Posts Tagged: death
In mid-October, the New York Times reported that an Iranian man survived his execution by hanging and was scheduled to be re-executed.
Lapham Quarterly‘s Déjà Vu feature (“Bringing an historical perspective to the day’s news”) connects the miracle/tragedy to another man who proved difficult to kill: “Russia’s greatest love machine, Rasputin.”...more
At five, at six, I knew that the cemetery was full of dead bodies rotting away in boxes under the ground, and I knew that I would be one of those bodies under the ground one day, too. I could imagine myself dead; I could imagine it, and I did….Sometimes I would force these thoughts upon myself as if to test their power, or my power to resist them.
At the edges of the Earth was Lintukoto, the home of the water birds who brought souls to newly born humans and snatched them away at the moment of death. In ancient Finnish mythology those yellow and black-billed whoopers transported the deceased to an underground city, a dark and crowded place ruled by Tuoni, the spirit of death...more
At ZYZZYVA, Shanthi Sekaran writes about her friend, Elmer Morrissey, one of four sailors who went missing in the boating accident off the Farralon Islands earlier this month.
“I try to feel again the transitional seconds when Elmer went from being unquestionably alive to incomprehensibly lost.”...more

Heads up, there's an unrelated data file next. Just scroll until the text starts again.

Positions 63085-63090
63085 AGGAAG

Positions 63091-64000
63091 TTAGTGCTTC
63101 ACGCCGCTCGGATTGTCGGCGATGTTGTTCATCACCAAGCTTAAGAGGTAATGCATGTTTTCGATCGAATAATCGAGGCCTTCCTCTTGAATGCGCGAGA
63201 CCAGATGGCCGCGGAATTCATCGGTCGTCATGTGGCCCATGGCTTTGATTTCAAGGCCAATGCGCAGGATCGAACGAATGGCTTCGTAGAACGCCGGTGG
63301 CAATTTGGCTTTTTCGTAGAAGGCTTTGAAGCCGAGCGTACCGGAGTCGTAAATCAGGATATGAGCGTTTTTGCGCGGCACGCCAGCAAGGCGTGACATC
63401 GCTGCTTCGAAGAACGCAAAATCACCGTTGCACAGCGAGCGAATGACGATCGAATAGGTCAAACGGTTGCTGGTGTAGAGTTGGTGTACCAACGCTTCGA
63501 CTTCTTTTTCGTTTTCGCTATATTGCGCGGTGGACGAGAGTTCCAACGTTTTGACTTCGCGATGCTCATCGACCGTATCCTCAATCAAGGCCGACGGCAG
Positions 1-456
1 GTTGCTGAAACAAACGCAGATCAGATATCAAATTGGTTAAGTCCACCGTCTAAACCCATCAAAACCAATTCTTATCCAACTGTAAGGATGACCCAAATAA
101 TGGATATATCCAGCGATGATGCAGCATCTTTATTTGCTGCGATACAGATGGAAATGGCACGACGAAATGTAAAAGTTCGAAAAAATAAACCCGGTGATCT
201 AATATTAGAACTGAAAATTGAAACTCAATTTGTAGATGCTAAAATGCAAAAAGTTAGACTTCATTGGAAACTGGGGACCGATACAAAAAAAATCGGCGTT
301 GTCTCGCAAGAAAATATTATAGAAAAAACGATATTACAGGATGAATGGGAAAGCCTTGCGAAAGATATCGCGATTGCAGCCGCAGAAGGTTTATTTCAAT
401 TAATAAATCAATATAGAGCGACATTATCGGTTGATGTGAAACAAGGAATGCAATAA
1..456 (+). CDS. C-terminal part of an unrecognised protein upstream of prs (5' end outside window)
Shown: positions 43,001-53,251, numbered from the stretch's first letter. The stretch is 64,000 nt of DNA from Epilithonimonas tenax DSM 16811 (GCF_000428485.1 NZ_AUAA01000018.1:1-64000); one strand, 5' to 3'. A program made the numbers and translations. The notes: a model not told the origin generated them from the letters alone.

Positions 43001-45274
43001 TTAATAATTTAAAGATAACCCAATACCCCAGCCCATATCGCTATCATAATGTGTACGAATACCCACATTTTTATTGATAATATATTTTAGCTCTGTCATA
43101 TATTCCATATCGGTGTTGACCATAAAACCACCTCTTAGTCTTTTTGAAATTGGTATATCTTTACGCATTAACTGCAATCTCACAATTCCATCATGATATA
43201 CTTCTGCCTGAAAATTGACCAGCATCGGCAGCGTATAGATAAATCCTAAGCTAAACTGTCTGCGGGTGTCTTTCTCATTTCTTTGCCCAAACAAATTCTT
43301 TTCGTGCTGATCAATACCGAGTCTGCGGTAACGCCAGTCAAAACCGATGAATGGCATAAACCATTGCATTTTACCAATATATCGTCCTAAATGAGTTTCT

Publisher’s Weekly is attempting to deconstruct that fateful link between writers and tragic deaths through the anecdotal ends of some of the literary greats.
Tennessee Williams choked on a bottle cap, Sir Francis Bacon got a fatal case of pneumonia after stuffing a chicken with snow during a blizzard—there is a trove of death-themed stories to find out about....more
Why is the second person such a natural and addictive tense–perhaps the only honest one–when writing about drug abuse and a foggy recovery?
For years, you haven’t been able to stop asking this question. Reading Patrick deWitt’s Ablutions: Notes for a Novel, you are asking it again, vocally (a real dinner-party silencer), by mistake or with motivations hidden from even yourself....more
In his late thirties, F. Scott Fitzgerald experienced a series of emotional and mental breakdowns, many of which he wrote about in a series of random essays and observations collected under the title, The Crack-Up.
At the beginning of the self-titled essay, he writes:
“Of course, all of life is a process of breaking down, but the blows that do the dramatic side of the work — the big sudden blows that come, or seem to come, from outside — the ones you remember and blame things on and, in moments of weakness, tell your friends about, don’t show their effect all at once....more
“At a luncheon earlier in the day with Hitchens and Berlinski, Taunton asked Hitchens about his health problems. ‘Well, I’m dying, since you asked,’ Hitchens replied. ‘So are you, but I’m doing it faster and in more rich and fecund detail.’”
Despite recently undergoing chemotherapy for esophageal cancer, Hitchens still shows up to debate a believer....more